The fear of facing harassment at a workplace is not new for women. No matter where we go, there is always someone who might look at us inappropriately or pass a weird remark. The most unfortunate thing is when women accept it as a part of being a woman.
Sexual harassment might occur at the hands of someone we would least expect it from. It might be a friend, colleague, acquaintance or even a boss. When it happens, many times we are left dumbfounded, Even when we know it is wrong. We might not be able to react instantly, and that’s normal. It doesn't happen on a regular basis after all, but what’s important is, to acknowledge that it happened and face it. I took a friend to doctor once, and we were never ready for what happened next. He was almost an older doctor, in his sixties. He started examining her stomach, and before we knew it, he had pulled her top up, under the pretense of examination. Neither of us could register what just happened, and we left the clinic just like that. We were in a new place, without anyone we could trust and did not know what to do.
When such incidences happen, they directly attack our being. We fear being judged, even though we are the victims. Many times we question ourselves before anyone else does. Being afraid is okay, But it is very important to understand that you are not at fault, and you definitely do not deserve to be treated like that.
An officer I know faced sexual harassment at the hands of her senior for a long time. When she had newly joined, she was moved by his generous gestures. She thought she had got a boss who really cared about his employees. Little did she know what she was about to face in the coming months. What started as inappropriate remarks soon turned into demands of sexual favors, and then strict actions for baseless reasons when these demands were refused. When she was pregnant, she was given more workload than most of the employees. He did not sanction her maternity leave, even though it is a non-negotiable right of every working woman. After surviving months of torture, she finally reported it to the higher authorities, but she was defamed for making false allegations on him out of spite. She, however, did not give up and continued to fight. The result was his suspension on the grounds of sexual harassment of a subordinate.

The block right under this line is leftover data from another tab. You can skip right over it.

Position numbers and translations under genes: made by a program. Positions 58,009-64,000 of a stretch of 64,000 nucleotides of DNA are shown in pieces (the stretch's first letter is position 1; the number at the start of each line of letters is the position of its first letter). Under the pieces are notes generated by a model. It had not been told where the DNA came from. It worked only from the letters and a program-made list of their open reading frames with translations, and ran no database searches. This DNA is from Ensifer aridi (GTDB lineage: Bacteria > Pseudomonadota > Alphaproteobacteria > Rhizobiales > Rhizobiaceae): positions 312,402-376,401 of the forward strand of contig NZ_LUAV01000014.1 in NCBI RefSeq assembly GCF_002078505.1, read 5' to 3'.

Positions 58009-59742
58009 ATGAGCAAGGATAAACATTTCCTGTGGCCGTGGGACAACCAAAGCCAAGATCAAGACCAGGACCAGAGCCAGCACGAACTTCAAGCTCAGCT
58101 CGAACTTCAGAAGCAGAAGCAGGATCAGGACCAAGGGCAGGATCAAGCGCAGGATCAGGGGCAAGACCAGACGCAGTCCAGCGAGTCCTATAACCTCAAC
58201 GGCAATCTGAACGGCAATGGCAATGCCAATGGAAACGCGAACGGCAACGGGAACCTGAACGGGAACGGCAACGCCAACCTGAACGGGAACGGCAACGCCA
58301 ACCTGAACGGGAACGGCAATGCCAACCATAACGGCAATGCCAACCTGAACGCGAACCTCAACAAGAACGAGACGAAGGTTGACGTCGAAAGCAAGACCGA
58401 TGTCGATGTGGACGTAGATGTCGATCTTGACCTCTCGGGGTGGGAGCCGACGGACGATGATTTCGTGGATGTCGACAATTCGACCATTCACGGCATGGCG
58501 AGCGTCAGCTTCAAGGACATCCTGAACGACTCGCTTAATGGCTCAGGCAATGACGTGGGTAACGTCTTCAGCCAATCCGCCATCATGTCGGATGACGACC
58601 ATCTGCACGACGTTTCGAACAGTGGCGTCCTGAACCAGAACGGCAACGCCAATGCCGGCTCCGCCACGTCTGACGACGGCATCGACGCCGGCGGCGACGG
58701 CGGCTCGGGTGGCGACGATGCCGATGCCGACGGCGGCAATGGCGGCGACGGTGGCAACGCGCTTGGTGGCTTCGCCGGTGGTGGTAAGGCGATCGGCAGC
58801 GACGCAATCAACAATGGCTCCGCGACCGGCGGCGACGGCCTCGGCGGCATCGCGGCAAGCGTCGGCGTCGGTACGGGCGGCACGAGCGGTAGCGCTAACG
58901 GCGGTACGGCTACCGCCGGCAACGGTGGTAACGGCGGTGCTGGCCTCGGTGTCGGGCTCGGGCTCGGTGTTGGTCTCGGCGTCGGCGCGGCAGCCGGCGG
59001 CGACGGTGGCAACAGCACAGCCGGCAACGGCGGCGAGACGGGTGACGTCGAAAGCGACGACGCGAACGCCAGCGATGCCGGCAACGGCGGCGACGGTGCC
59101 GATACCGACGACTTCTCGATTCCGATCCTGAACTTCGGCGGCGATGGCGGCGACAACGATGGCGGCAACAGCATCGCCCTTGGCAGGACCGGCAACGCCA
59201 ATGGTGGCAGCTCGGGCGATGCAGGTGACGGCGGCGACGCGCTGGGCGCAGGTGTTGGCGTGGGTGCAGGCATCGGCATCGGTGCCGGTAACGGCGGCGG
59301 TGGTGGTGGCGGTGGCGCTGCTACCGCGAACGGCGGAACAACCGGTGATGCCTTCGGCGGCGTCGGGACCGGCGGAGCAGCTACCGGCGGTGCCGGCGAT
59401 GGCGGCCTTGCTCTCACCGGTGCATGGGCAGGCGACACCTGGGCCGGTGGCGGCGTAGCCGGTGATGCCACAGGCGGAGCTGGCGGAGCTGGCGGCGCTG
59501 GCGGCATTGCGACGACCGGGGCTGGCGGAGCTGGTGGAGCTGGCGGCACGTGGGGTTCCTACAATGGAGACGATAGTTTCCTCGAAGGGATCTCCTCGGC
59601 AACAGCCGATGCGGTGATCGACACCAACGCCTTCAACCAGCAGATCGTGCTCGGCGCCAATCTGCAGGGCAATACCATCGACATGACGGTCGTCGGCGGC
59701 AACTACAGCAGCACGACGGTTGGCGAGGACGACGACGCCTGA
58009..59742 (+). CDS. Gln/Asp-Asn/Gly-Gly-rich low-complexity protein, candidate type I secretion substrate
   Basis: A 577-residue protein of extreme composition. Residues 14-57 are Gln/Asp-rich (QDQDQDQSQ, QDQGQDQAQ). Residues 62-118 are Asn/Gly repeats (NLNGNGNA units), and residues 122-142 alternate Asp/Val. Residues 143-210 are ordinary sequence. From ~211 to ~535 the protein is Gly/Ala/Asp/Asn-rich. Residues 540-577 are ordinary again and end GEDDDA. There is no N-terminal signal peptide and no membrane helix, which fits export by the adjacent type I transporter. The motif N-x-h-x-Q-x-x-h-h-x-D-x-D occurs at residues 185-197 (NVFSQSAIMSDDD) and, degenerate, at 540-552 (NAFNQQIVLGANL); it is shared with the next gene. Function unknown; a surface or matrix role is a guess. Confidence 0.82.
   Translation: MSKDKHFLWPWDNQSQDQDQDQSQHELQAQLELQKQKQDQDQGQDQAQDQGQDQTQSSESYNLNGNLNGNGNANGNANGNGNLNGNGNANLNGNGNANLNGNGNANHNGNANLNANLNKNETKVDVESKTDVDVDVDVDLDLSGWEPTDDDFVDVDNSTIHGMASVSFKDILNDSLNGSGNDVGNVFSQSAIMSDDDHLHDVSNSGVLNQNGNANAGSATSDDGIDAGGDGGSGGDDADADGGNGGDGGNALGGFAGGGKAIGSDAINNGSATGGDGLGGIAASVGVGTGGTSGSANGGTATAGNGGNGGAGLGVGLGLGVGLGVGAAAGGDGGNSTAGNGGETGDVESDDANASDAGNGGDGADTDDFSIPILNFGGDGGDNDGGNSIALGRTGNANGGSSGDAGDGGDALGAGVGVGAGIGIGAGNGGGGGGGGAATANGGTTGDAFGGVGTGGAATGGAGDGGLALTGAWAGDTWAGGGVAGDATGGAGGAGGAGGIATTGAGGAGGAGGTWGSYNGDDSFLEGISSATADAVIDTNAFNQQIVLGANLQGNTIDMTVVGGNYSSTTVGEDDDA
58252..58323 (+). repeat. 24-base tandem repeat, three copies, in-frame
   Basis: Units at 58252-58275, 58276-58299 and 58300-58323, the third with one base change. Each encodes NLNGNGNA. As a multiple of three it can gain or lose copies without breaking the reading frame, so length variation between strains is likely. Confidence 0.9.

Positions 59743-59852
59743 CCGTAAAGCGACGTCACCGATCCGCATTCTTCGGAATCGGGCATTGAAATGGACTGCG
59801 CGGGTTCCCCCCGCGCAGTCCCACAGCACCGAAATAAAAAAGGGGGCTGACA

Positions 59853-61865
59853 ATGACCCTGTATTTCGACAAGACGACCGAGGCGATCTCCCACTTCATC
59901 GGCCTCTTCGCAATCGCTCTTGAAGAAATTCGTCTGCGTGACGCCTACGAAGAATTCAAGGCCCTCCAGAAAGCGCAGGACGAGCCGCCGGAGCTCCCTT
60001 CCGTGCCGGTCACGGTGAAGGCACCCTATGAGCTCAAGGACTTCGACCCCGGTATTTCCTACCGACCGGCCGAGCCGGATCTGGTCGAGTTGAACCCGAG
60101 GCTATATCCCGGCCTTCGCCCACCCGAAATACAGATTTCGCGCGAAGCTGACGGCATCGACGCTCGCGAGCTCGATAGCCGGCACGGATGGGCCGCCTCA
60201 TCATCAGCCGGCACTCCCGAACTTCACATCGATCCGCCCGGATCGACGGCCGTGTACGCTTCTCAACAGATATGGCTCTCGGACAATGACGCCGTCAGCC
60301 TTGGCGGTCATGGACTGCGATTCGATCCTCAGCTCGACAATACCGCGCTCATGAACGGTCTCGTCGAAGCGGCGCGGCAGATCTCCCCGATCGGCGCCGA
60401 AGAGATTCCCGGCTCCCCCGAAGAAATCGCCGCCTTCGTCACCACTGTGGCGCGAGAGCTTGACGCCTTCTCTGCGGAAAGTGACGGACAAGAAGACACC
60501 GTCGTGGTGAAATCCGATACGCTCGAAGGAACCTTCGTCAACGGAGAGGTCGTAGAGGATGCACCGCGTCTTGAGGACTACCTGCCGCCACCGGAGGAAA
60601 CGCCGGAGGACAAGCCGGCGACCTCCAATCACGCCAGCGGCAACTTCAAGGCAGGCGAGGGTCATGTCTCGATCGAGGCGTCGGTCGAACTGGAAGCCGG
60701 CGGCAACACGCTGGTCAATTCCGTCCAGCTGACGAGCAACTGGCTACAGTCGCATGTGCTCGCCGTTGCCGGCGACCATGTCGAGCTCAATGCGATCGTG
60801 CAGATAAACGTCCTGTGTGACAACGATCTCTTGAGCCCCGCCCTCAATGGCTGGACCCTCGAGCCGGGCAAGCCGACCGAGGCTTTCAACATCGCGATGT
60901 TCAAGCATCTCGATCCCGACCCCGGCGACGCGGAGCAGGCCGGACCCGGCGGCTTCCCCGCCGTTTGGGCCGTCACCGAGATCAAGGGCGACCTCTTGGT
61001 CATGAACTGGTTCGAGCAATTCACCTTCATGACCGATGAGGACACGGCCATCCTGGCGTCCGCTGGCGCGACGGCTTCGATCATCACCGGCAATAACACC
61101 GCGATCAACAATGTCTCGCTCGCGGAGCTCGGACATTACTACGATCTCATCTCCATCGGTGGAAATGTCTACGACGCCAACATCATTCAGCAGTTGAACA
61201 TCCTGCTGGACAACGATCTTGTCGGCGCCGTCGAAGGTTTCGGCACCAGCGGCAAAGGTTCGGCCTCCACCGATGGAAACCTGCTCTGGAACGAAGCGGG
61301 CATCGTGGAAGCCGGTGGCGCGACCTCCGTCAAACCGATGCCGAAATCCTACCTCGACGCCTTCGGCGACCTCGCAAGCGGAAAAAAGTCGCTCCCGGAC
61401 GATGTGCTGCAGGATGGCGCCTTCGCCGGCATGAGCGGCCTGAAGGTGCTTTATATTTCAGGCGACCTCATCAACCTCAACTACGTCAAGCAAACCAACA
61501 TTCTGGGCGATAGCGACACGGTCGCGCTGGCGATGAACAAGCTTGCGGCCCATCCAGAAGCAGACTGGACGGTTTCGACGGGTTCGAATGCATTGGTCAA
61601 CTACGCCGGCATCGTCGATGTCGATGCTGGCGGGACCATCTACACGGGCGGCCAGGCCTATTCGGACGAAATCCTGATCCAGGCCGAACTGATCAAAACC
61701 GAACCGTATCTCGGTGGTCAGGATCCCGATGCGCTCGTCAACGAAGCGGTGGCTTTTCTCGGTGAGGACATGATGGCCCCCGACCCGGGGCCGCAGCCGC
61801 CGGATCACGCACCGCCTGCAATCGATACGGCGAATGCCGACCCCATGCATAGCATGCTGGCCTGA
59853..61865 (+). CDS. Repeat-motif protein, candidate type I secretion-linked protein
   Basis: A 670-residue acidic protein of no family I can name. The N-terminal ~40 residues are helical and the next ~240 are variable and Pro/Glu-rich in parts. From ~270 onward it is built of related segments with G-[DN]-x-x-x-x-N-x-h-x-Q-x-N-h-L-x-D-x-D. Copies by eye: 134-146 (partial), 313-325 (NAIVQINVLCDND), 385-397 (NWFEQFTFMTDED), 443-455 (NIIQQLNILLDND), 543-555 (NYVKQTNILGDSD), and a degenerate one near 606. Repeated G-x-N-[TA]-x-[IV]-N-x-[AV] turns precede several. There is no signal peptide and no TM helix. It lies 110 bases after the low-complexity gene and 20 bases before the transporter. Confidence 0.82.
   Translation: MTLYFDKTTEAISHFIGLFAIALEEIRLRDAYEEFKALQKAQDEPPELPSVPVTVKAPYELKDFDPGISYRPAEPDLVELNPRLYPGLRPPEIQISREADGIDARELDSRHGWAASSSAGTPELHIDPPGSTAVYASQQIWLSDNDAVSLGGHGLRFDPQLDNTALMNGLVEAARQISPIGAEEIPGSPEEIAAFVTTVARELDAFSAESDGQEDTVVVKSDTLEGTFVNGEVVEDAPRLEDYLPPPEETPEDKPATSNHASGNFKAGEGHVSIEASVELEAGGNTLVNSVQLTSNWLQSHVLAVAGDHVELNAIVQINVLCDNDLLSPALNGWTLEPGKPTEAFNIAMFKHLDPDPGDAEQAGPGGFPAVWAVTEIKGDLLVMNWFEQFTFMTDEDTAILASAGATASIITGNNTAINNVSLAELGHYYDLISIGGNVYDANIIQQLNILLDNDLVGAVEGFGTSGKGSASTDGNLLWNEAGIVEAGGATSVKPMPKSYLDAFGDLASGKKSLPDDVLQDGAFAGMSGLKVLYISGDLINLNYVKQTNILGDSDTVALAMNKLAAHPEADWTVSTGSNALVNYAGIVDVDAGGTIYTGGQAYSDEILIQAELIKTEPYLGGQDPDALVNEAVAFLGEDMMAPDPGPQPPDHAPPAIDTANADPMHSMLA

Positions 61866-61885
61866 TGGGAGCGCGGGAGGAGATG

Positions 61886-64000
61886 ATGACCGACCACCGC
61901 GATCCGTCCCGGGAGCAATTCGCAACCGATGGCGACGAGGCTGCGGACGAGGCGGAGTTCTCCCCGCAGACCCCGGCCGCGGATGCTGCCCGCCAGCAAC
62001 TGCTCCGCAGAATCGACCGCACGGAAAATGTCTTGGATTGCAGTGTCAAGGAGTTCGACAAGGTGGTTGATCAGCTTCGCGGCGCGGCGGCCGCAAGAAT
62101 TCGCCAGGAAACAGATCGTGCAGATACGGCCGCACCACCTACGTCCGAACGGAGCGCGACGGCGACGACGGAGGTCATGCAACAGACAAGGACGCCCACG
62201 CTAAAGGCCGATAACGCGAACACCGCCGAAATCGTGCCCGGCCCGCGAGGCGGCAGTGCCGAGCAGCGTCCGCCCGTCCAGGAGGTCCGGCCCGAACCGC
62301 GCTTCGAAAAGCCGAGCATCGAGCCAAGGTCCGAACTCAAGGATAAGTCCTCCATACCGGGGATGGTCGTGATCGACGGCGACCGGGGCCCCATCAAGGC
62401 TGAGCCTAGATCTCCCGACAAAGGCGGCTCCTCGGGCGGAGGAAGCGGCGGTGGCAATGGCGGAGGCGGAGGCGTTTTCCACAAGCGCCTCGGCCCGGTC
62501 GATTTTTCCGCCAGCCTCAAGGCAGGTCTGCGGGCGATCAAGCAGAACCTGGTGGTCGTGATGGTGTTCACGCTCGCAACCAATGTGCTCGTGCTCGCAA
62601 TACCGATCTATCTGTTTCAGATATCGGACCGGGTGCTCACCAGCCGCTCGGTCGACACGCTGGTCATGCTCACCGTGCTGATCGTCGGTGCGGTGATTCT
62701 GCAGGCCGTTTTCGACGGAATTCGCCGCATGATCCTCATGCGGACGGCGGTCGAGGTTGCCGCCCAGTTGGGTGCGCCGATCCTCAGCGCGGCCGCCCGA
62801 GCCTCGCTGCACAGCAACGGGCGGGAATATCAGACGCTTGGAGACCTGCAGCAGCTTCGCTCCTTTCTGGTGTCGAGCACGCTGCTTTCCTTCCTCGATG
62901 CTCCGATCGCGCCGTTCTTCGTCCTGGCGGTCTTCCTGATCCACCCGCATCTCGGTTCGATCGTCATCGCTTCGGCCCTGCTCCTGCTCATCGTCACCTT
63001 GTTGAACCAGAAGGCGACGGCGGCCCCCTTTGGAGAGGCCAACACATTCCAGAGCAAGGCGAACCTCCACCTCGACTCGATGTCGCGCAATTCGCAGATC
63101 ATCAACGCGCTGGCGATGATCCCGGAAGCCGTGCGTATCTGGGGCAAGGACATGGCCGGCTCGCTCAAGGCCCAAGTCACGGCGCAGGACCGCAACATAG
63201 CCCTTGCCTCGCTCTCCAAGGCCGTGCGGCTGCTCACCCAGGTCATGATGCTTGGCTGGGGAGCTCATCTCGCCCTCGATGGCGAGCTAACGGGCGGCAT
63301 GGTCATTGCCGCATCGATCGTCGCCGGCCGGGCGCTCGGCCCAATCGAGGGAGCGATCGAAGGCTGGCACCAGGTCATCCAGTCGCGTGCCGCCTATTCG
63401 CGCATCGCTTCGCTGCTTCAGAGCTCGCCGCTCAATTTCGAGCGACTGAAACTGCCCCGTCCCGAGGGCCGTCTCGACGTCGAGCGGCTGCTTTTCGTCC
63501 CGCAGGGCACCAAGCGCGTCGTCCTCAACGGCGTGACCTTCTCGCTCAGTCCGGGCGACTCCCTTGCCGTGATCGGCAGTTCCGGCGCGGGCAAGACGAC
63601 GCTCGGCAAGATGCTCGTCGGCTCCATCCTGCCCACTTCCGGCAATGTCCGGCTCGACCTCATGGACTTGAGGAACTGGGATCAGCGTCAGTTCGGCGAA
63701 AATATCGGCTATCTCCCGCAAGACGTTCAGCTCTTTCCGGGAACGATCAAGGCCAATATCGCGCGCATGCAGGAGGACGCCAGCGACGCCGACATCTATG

Experience has taught me that when things like this happen,we have to stand up for ourselves. What starts with little remarks, can soon escalate into something more serious. Better safe than sorry! If you feel that a colleague or boss is talking to you inappropriately or crossing the line, confront them. Confrontation is something that they least expect. This will upset them and send a strong message that you are not someone to mess with.
If the behavior still doesn’t stop, inform higher authorities. Even if you see someone else being harassed, do the same. Do not be afraid of standing up for yourself or someone else in a situation like this.
Every woman should have an emergency app on her smartphone. Many apps are designed for the safety of women. They have an emergency button which when activated in distress, sounds an alarm for help, sends the location of the device to emergency contacts, informs the police authorities, and also sends calls to the emergency contacts already listed in the application.
It is never too late to join self-defense training as well. These training sessions are a survival skill we must possess for our safety and others.
Stand up for whats right, and do not accept any form of sexual assault or harassment from anyone, in the workplace, or out of work!